2

I would like to draw a highlighted path along elements of a matrix, as in the following example (which looks quite ugly as I drew the path manually with Gimp).

enter image description here

I know ways of changing the color of individual cells, rows and columns, but I haven't seen yet someone showing how to do such (shadow-like) highlighted paths.

Is there an easy way to do this for standard LaTeX matrices? If not, then I suppose it's not too hard with TikZ matrices? (How exactly?)

  • Please provide what you try so far, at list code of your matrix . With TikZ matrix this is not so complicated. – Zarko May 15 '16 at 18:59
  • @Zarko: I have an ordinary LaTeX matrix, and I am hoping that this is possible without TikZ matrices, as I would like to keep exactly the same look for all matrices in the text. I am using the pmatrix* environment. – Jay May 15 '16 at 19:10
5

This is slightly adopted on my old example of matrix with highlighted elements (it quit differ from your image):

enter image description here

To change path to your wish you only need to select nodes in matrix, through which path should go.

\documentclass[border=1mm]{standalone}
    \usepackage{tikz}
    \usetikzlibrary{matrix}

    \begin{document}
        \centering
\begin{tikzpicture}[
strip/.style = {
    draw=gray, rounded corners=3mm,
    line width=3mm, opacity=0.2,
    line cap=round
                },
                    ]
\matrix (M)  [matrix of math nodes,
              column sep=1em,
              nodes={text height=1ex,text width=2ex}]
{
1 &2 &3 &4 & 5 & 6  \\
1 &2 &3 &4 & 5 & 6  \\
1 &2 &3 &4 & 5 & 6  \\
1 &2 &3 &4 & 5 & 6  \\
1 &2 &3 &4 & 5 & 6  \\
1 &2 &3 &4 & 5 & 6  \\
};
\draw[strip,transform canvas={xshift=-0.5mm}]
    (M-1-1.north) -- (M-4-1.center)
                  -- (M-4-4.center)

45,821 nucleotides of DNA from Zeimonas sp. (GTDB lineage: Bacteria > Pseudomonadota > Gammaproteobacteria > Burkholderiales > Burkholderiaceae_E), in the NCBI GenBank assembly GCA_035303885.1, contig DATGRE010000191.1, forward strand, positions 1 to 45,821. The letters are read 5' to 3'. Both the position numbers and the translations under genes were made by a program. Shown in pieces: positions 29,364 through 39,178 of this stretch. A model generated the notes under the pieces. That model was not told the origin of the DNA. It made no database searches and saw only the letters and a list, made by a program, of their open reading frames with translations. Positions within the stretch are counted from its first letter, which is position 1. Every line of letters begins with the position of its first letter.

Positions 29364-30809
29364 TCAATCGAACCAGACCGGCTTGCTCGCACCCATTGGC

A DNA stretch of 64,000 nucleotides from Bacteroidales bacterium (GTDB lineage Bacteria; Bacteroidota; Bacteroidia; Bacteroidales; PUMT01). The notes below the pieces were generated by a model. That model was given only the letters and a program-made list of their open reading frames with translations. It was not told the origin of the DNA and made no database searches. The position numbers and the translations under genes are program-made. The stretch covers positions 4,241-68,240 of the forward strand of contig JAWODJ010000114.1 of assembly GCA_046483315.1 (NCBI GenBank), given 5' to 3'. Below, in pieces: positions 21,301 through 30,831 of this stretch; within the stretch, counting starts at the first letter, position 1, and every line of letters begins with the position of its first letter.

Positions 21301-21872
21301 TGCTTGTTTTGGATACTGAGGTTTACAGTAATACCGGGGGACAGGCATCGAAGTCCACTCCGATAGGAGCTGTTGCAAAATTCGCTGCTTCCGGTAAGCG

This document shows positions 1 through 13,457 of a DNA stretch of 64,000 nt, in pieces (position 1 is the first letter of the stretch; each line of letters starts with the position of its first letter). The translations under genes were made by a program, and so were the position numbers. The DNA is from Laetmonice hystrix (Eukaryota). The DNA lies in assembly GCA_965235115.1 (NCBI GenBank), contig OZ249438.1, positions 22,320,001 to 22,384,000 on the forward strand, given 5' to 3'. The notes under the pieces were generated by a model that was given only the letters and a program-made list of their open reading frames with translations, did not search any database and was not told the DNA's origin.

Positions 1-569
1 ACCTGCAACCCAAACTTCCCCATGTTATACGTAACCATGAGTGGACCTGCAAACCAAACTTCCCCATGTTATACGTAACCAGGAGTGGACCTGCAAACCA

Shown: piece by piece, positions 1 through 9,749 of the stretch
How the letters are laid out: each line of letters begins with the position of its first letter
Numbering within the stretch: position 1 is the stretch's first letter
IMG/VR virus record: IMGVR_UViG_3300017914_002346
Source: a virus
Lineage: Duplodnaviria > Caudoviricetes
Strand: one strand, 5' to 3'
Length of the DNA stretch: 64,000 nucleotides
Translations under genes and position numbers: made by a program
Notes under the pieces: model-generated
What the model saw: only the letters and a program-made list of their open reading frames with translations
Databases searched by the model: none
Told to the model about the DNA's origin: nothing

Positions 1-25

-- (M-2-4.center)
                  -- (M-2-2.center) -- (M-1-2.north);
\end{tikzpicture}
    \end{document}
2

It's easy to do with pstricks, as it allows using a usual ams matrix environment. The relevant entries of the matrix are defined as \rnodes, and these nodes are connected with \ncboxes:

\documentclass{article}
\usepackage{amsmath}
\usepackage[table, x11names]{xcolor}
\usepackage{fourier}
\usepackage{pst-node, multido}
\usepackage{auto-pst-pdf}

\begin{document}

\begin{equation*}
  \begin{postscript}
    \begin{matrix}
      \rnode{A1}{1} & -1 & 3              & \rnode{A8}{8} & 10             & -5 \\
      2             & 3  & 4              & \rnode{A7}{1} & \rnode{A6}{-2} & 2  \\
      \rnode{A2}{5} & 1  & \rnode{A3}{-3} & 2             & 1              & 7  \\
      0             & 1  & 0              & 2             & -1             & 4  \\
      1             & 0  & \rnode{A4}{1}  & 0             & \rnode{A5}{-2} & 3  \\
      8             & 1  & 2              & -2            & 1              & 0
    \end{matrix}%
    \psset{boxsize=1.5ex, boxdepth=1.5ex, nodesep =0.5ex,  linestyle=none, fillstyle=solid, fillcolor=VioletRed4, opacity=0.15}
    \multido{\i=1+2, \in=2+2}{4}{\ncbox{A\i}{A\in}}
    \psset{boxsize=1.2ex, boxdepth=1.2ex,  nodesepA=0.95ex, nodesepB=0.2ex}
    \multido{\i=2+2, \in=3+2}{2}{\ncbox{A\i}{A\in}}
    \ncbox{A7}{A6}
  \end{postscript}
\end{equation*}

\end{document} 

enter image description here

Your Answer

By clicking “Post Your Answer”, you agree to our terms of service, privacy policy and cookie policy

Not the answer you're looking for? Browse other questions tagged or ask your own question.